Tuesday, July 28, 2009

Ten Tips to becoming more personally empowered

With the release of our free online empowerment program only a couple weeks away, I thought I would provide some tips on becoming more personally empowered.

1. Assess your present level of personal empowerment. Honestly evaluate your present level of personal and professional mastery of your job by soliciting input from a broad spectrum of sources.
2. Assess the quality of your performance. Determine whether your performance falls below, meets, or exceeds expectations.
3. Assess your level of commitment. If your performance is below expectations and you are sufficiently skilled for your present job, seriously reexamine if you are committed to meeting the expectations of
your present job. If not, make plans for doing something else.
4. Determine the new skills you require. If you feel you are committed to meeting the expectations of your present job, write, in detail, the new personal and/or professional skills you require, based upon expanded
responsibility and accountability.
5. Acquire a mentor/coach to hold you accountable. Acquire a mentor or a coach to assist you and hold you accountable to your commitment, based upon the consistent results you produce.
6. Overcome your self-limitations. When you encounter a barrier, have your mentor facilitate you in overcoming it. Remember, it is ultimately your responsibility to take charge of overcoming your selflimiting
belief(s) by designing and performing challenging assignments.
7. Define a new challenging area of activity. If you meet or exceed your present job expectations, describe a project or an area of activity that you would enjoy which involves significantly expanded responsibility
in terms of the acquisition of new personal and/or professional skills.
8. Expect new learning opportunities to occur. Begin the project, utilizing and/or learning proven professional methods and knowledge. If difficulties or problems occur, apply steps 5) and 6) above.

I'll have more on Empowerment in the coming days.


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Monday, July 13, 2009

Talent Managent

Ever heard the phrase, “good help is so hard to find these days”? Any HR manager or executive is familiar with the daunting task of trying to find the perfect fit for their company. Today’s workforce is more demanding than ever and every employee must contribute to the overall success of any organization. In response to this, Dr. Guillory released a white paper this week entitled The Age of Human Potential—Talent Management. This paper is the first part in a two part series on the subject. Dr. Guillory describes talent management as, “an initiative designed to source, attract, recruit, develop, advance, and retain highly competent employees.” In his white paper he proves the cost per benefit ratio of each stage of employee recruitment and retention.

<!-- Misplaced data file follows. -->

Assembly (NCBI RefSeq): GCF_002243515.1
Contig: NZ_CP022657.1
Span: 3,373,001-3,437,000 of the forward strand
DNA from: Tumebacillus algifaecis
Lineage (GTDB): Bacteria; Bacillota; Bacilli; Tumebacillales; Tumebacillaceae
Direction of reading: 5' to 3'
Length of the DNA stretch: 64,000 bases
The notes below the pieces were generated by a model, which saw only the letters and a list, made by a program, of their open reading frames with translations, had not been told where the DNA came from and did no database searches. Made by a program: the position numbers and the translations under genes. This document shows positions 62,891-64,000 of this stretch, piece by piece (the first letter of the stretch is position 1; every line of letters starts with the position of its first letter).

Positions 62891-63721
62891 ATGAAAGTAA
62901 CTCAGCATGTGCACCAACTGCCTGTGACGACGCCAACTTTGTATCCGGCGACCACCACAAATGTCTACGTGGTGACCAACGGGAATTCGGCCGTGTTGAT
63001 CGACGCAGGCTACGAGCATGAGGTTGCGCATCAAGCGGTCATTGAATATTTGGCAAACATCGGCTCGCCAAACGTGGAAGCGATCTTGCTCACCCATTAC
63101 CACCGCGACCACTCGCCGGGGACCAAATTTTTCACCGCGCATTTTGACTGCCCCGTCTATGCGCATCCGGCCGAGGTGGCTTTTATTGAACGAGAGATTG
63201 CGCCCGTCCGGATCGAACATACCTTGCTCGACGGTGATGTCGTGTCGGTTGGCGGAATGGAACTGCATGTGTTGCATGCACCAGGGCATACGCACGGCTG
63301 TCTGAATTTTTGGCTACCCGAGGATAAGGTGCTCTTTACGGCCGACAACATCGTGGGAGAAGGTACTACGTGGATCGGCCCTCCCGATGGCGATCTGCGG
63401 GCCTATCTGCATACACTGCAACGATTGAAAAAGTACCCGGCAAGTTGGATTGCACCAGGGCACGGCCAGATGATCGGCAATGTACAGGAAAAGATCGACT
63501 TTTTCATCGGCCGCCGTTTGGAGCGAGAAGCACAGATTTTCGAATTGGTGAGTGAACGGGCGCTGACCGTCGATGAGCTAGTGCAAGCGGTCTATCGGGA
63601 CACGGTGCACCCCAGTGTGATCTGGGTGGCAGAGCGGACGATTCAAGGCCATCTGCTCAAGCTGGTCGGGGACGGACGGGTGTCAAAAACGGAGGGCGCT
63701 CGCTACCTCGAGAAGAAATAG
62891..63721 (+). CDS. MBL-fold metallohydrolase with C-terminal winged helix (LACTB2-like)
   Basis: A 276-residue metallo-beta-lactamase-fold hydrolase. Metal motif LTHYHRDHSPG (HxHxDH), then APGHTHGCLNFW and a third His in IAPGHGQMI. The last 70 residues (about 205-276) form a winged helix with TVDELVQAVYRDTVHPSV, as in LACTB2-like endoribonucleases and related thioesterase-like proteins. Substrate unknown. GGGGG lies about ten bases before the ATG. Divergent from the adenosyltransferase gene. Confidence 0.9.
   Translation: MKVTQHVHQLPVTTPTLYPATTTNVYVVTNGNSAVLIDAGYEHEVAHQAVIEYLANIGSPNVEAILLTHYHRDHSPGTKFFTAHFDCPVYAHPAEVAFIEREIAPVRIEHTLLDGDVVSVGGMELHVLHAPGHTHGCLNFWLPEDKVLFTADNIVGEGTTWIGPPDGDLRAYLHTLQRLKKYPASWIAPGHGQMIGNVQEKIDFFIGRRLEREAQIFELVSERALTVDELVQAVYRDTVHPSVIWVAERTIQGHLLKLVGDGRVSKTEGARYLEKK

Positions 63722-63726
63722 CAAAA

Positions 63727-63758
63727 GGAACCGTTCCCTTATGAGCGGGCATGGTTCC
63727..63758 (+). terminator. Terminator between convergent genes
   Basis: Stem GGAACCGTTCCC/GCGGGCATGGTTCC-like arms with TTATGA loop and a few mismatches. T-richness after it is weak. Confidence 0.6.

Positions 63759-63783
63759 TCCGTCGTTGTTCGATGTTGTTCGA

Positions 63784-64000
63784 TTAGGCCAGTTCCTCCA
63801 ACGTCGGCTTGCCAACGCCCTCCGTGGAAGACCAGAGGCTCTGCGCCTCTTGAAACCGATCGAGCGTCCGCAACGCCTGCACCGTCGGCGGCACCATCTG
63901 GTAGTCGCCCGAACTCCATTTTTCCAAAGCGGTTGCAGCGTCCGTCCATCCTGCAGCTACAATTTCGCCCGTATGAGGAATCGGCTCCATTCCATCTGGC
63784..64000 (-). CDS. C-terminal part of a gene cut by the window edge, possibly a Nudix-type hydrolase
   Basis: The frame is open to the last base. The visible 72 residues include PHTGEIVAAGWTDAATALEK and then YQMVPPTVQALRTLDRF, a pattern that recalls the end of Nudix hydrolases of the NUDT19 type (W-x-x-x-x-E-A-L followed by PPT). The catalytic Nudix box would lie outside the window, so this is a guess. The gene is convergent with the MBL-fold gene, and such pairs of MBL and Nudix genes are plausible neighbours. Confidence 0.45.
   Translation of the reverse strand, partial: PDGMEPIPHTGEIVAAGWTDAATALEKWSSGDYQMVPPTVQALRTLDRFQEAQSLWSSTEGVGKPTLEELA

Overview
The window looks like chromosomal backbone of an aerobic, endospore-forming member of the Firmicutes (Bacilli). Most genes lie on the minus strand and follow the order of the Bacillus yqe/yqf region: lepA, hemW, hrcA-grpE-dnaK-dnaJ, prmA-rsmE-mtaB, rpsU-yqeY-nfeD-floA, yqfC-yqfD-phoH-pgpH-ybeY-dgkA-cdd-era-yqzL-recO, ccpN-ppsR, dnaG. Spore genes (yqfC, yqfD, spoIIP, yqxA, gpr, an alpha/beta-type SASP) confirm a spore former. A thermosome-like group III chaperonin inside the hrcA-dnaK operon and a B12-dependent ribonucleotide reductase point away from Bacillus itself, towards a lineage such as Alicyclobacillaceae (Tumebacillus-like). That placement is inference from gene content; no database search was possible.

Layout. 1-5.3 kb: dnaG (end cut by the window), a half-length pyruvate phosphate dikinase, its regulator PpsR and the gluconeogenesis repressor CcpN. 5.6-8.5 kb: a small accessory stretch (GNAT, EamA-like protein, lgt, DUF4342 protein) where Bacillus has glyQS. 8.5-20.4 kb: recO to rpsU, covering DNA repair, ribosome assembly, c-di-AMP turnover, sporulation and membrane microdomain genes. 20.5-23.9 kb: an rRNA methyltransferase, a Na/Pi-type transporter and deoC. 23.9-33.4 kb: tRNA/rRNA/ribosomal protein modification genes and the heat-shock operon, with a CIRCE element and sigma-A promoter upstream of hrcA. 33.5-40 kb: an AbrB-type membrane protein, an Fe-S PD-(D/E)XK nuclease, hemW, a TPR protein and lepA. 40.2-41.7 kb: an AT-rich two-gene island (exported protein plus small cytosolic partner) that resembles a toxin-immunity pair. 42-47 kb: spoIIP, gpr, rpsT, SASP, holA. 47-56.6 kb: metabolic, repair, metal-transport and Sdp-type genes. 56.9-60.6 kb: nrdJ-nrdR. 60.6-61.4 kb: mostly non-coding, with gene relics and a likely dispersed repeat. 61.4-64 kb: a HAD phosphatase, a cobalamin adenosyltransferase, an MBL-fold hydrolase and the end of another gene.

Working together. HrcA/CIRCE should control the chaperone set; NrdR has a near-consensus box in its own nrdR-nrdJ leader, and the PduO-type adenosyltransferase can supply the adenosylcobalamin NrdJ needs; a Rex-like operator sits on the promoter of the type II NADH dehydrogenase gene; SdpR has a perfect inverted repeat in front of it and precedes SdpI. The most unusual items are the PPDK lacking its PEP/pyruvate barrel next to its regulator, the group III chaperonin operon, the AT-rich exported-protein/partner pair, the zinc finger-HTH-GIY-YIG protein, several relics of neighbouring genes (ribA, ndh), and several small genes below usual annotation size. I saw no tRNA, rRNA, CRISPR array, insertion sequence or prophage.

The stages are:

* Sourcing – establishing a system and criteria for identifying highly motivated, multicultural individuals for potential employment.

* Attracting – presenting a compelling case to potential recruits that are interested in your organization.

* Recruiting – the collective effort of an organization to show a potential employee that his or her future is best realized by their employment.

* Developing – providing the opportunity and support necessary to an employee for their continual expanding potential.

* Advancing – providing the opportunity for employees to attain higher positions of responsibility, as a result of mentoring, coaching, and visible opportunities, in proportion to performance.

* Retaining - the result of the proactive, professional development of an employee.

Business objectives have continued to evolve over the centuries as technology presents us with more efficient work tools and more challenging tasks. Dr. Guillory shows this progression over time and suggests that every organization develop a talent management support system that continuously monitors the efforts of employee well being.

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